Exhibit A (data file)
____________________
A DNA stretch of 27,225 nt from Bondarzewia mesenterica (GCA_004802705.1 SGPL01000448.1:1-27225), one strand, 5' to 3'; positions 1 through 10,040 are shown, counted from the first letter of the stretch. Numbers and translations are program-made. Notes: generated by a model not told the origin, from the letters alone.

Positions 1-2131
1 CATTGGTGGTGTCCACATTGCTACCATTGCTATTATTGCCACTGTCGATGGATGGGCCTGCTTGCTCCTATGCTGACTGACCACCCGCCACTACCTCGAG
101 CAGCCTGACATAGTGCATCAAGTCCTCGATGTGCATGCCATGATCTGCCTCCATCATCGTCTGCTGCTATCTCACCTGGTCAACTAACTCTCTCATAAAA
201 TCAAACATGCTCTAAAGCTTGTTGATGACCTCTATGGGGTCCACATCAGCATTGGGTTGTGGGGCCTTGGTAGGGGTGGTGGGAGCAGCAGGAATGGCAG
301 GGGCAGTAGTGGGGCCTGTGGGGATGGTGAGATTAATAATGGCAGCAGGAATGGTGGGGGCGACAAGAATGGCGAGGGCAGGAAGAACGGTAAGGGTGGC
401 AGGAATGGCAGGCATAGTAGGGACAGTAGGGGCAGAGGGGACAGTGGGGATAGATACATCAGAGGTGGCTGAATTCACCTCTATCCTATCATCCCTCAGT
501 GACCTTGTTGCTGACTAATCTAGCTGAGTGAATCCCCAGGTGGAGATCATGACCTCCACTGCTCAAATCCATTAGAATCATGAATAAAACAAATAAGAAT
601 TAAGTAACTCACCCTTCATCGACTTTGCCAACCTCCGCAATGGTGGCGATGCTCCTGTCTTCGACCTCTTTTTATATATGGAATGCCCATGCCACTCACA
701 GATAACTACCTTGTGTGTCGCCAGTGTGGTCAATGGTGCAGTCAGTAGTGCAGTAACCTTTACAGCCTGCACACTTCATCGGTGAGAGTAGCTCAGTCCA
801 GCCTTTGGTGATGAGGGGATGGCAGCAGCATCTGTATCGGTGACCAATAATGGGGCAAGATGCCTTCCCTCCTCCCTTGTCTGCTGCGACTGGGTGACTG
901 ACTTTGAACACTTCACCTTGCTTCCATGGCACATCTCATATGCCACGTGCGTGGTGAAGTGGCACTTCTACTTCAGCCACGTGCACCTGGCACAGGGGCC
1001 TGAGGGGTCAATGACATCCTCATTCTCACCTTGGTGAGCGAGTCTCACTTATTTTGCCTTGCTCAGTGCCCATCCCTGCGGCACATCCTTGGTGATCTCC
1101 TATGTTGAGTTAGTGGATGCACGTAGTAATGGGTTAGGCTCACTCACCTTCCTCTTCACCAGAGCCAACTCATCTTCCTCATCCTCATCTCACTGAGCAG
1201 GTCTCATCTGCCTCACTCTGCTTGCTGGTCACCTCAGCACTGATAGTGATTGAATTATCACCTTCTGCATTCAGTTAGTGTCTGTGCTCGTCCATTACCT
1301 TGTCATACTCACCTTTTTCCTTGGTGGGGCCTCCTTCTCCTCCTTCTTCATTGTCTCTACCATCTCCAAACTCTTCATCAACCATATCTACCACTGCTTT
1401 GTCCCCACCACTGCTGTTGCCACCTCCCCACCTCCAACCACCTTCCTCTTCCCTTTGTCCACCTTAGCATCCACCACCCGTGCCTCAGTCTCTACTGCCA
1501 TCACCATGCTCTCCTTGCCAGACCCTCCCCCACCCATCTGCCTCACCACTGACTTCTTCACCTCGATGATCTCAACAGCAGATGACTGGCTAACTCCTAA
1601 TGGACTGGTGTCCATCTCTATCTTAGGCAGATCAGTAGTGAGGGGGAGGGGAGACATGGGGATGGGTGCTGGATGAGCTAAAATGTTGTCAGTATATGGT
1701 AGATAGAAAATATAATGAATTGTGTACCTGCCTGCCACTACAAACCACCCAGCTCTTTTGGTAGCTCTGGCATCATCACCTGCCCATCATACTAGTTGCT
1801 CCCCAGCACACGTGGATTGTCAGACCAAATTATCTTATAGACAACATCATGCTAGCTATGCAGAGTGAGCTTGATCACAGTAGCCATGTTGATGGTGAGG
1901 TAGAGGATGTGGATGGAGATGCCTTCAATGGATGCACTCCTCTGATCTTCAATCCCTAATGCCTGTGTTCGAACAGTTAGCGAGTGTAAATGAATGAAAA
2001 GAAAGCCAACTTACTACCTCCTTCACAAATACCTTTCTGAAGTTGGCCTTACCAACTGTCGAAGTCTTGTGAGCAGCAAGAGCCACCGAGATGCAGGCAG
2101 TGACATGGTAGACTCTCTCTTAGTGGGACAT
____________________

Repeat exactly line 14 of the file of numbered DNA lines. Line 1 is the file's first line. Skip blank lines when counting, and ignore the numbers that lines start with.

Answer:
1101 TATGTTGAGTTAGTGGATGCACGTAGTAATGGGTTAGGCTCACTCACCTTCCTCTTCACCAGAGCCAACTCATCTTCCTCATCCTCATCTCACTGAGCAG